Through a partnership with the Southern California chapter of Associated Builders and Contractors Inc. (ABC), CSLS offers a mentoring program that provides assistance in many facets of business management and development. Several ABC-affiliated contractors, who have been in business for a long time, can guide graduates through the process of successfully tackling a first project. “The fee for this service is reduced by about 80% of the normal charge until the newly licensed contractors can get a solid start,” Barberi says.
Securing Coverage—Construction Insurance Agency, Inc.
As graduates get their licenses, Construction Insurance Agency steps in to make them aware of available insurance options they’re going to need, such as workers’ compensation, general liability, commercial auto and inland marine (which protects their tools). “We have insurance agents that specialize in construction only. They know the questions to ask in order to ensure the best coverage and get the best rates,” Barberi says.
Construction Insurance Agency also provides certificates of insurance if a newly landed job needs to be placed on insurance in case there is a loss. “For example, one graduate signed a contract with a golf course that listed requisites for working with them. We looked at the paperwork and knew exactly what they needed, got them quotes and they consequently landed the job,” Barberi says.
Continuing Education—Contractors Business Centers
The CBC offers employee training with the goal of increasing productivity. “Under the CBC banner, once graduates form a company and hire employees, we want to train their staff so they can succeed—not just as a company but as individuals as well. The action of building their own careers results in more positive energy and productivity,” Barberi says.
Available instruction includes important foundational knowledge. Examples of topics covered include basics of blueprint reading; explanations of ICC codes; and OSHA 10 and OSHA 30 safety training and certification. Other classes include the Environmental Protection Agency’s (EPA’s) lead-safe certification course and its Lead Renovation, Repair and Painting Rule (RRP Rule) refresher course, which is for renovation specialists who may encounter lead in construction. “We go to the companies and determine what program would best fit their interests and needs and enroll them,” Barberi says. “Sometimes their situation calls for multiple programs.”
Home Depot, for example, has certified door and window installers. Employees have to go through the EPA lead-safe course in order to achieve the lead-safe certification. Depending on their job, they may also need a glazing license or a C-61, which is a specialty contractor classification for people who do multiple kinds of installations. These are just some of the many licenses that employees and/or their companies may need to secure. “My division works with the companies to determine all the correct licenses needed,” Barberi says.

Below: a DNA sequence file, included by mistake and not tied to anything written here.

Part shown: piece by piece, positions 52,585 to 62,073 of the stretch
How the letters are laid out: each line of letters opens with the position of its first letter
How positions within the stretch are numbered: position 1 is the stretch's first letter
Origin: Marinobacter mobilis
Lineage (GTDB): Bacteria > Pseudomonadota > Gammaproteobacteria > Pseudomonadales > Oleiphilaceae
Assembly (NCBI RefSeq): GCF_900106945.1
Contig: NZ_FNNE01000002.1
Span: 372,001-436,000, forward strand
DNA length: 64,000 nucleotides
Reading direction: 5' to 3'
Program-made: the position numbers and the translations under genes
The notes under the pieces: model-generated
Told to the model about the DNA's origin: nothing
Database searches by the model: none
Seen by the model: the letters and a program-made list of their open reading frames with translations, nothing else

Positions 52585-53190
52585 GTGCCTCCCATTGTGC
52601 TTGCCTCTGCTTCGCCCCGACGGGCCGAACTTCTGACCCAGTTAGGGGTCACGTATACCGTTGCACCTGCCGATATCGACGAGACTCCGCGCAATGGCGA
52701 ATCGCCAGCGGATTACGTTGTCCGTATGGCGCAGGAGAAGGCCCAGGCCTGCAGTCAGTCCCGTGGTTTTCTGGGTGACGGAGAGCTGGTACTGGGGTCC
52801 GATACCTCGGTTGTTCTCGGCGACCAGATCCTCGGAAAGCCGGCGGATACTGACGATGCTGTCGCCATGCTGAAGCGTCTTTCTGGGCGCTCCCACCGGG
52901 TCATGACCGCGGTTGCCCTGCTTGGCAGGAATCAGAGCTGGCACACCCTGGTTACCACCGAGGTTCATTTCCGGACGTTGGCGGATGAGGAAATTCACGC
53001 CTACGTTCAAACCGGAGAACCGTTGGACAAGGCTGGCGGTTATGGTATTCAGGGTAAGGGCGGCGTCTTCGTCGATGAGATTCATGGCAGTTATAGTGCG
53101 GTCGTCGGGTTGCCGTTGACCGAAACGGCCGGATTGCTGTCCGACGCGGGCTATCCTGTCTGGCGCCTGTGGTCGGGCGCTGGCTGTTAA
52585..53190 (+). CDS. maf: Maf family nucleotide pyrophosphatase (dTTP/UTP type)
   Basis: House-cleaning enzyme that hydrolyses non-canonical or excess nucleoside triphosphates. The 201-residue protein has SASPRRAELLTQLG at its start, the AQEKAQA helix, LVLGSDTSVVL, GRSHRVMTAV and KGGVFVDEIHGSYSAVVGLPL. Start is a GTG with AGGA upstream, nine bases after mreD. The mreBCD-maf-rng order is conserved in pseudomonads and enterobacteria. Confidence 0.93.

Occasionally, companies prefer holding classes in their own facilities rather than having employees go off-site to CSLS training centers. In-N-Out Burger, which has its own in-house construction teams, is an example of this. “They call the classrooms at their facility ‘Hamburger University.’ Because they do things a little bit different from everyone else, we offer the In-N-Out Burger teams a blueprint-reading course using their own blueprints,” Barberi says. “In order for the burger chain’s remodeling crews to advance to the next level, they have to take this course.”
Mary Birch, Business Development Manager at CBC, works with Barberi taking care of the corporate accounts and coordinating the trade shows that serve as outreach events for the construction community. “I bring businesses, such as construction companies or facility management companies, into CBC’s programs,” Birch says. “After 25 years of working with CSLS and now CBC, I’ve enjoyed running into students in the field, but I get a kick out of seeing the kids and even grandkids of previous students following their lead.”
Barberi concurs. “When Mary and I go out to companies, we run into a lot of our graduates that are now either the people in charge or are project managers. It’s kind of neat that people recognize who we are and that our company name is respected throughout the industry,” he adds. “Often the friends, family and employees of former students attend CSLS because they’ve seen what can be accomplished through the school.”
“We enable students to provide for themselves and their families—building the community in the process,” Barberi continues. “I feel like CSLS, CBC and Construction Insurance Agency, Inc., working together, help others achieve the American dream.”